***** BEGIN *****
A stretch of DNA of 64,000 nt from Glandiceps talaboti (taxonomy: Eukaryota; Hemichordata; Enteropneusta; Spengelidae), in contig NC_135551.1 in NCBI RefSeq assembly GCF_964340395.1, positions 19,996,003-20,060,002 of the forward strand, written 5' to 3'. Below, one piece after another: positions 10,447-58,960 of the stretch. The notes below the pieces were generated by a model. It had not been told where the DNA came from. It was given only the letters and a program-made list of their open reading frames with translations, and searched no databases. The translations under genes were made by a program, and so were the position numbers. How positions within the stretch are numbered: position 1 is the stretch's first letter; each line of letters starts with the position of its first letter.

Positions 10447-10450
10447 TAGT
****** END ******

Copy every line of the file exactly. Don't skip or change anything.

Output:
A stretch of DNA of 64,000 nt from Glandiceps talaboti (taxonomy: Eukaryota; Hemichordata; Enteropneusta; Spengelidae), in contig NC_135551.1 in NCBI RefSeq assembly GCF_964340395.1, positions 19,996,003-20,060,002 of the forward strand, written 5' to 3'. Below, one piece after another: positions 10,447-58,960 of the stretch. The notes below the pieces were generated by a model. It had not been told where the DNA came from. It was given only the letters and a program-made list of their open reading frames with translations, and searched no databases. The translations under genes were made by a program, and so were the position numbers. How positions within the stretch are numbered: position 1 is the stretch's first letter; each line of letters starts with the position of its first letter.

Positions 10447-10450
10447 TAGT